dissolving your boat. So-called fiberglass-safe
strippers can work, but are only safe if you’re
meticulous in how long you leave them on,
which is often insufficient to fully remove the
paint. That brings you back to sandpaper.
Boatyard staff may recommend sandblasting,
but sandblasting fiberglass boats damages
them, no ifs, ands, or buts. Blasting with a
softer medium, such as baking soda, is probably the gentlest removal option, but you’re
going to have to find someone who does

I am planning our first trip to the Jupiter Inlet
and lack local knowledge. Any advice would
be welcome.
Yvan Girardin


Pompano Beach, FL

though less so if the inlet is maintained for
large shipping. However, be especially careful
of large ships. They can’t “move over” for us.
If you’re not familiar with an inlet, get a
thorough briefing by someone with current
local knowledge. Local TowBoatU.S. operators are always willing to offer assistance.
Don’t try it the first time (and hopefully
not anytime) when conditions aren’t ideal.
Be familiar with handling characteristics of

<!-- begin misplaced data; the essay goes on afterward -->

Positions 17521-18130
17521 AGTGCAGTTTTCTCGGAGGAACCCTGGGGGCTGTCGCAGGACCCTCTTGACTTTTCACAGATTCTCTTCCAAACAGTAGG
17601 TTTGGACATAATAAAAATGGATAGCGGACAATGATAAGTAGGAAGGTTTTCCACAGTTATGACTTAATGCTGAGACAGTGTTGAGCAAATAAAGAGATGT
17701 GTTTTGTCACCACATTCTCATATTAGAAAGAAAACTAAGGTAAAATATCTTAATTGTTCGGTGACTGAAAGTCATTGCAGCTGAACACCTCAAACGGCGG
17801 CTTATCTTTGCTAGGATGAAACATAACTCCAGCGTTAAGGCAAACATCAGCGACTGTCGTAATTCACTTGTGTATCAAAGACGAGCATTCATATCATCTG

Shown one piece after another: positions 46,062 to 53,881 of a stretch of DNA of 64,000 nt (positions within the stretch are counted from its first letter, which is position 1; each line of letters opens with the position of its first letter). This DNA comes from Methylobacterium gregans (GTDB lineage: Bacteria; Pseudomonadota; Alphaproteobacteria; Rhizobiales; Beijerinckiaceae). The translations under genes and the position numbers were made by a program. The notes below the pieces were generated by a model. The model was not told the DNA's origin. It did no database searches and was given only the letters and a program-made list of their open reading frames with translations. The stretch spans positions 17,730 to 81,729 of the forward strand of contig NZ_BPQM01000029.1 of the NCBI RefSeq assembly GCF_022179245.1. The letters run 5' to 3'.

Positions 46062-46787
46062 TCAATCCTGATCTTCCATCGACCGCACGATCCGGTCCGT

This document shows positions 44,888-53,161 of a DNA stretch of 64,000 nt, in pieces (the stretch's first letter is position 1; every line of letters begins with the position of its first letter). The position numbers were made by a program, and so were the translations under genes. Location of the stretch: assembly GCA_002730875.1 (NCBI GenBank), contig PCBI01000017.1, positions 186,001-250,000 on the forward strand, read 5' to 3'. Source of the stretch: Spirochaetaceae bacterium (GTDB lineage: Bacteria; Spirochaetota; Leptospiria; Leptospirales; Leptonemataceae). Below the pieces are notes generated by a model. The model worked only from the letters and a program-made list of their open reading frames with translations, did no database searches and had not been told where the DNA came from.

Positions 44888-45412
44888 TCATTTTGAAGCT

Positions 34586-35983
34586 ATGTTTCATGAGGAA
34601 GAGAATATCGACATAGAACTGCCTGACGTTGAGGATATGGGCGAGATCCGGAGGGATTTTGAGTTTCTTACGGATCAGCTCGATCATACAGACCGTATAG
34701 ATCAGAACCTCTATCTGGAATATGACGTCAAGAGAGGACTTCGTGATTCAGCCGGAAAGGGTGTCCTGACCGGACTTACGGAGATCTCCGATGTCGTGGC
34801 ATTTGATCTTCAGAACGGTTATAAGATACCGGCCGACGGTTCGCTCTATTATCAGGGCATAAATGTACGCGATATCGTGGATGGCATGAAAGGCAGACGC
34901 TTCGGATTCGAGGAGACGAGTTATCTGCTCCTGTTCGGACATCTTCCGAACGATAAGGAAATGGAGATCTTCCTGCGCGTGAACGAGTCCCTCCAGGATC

your boat, particularly as they relate to the
individual issues of that inlet. If possible, visit
the beach and study the inlet, or hang out in
your boat and observe it for awhile, looking
for wave patterns and other issues. Study your
charts before running the inlet. You may not
have time to do this once you’re committed.

Tom Neale: You ask about a specific

A Screw Loose?

inlet, but your question has important implications for all inlets. Inlets can be treacherous;
for example, if the current is running out into
an onshore sea, it can break all across. If the
inlet is shallow, onshore waves can hump up
and break as you go in or even before you
reach the sea buoys. This may not be every
wave, but the wave that gets you is the wave
that counts. Shoaling is frequently a problem,

How do I repair a stripped screw that fastens
a small bracket to the fiberglass on the topside of my Sea Ray?
Dan Kennedy


Media, PA

this and it will not be cheap.
That typically leads me to recommend
not removing the bottom paint just because
you no longer need it. If the color bothers
you, then prep the bottom and paint it with
white bottom paint (Pettit Vivid). This will
be undetectable except by close inspection,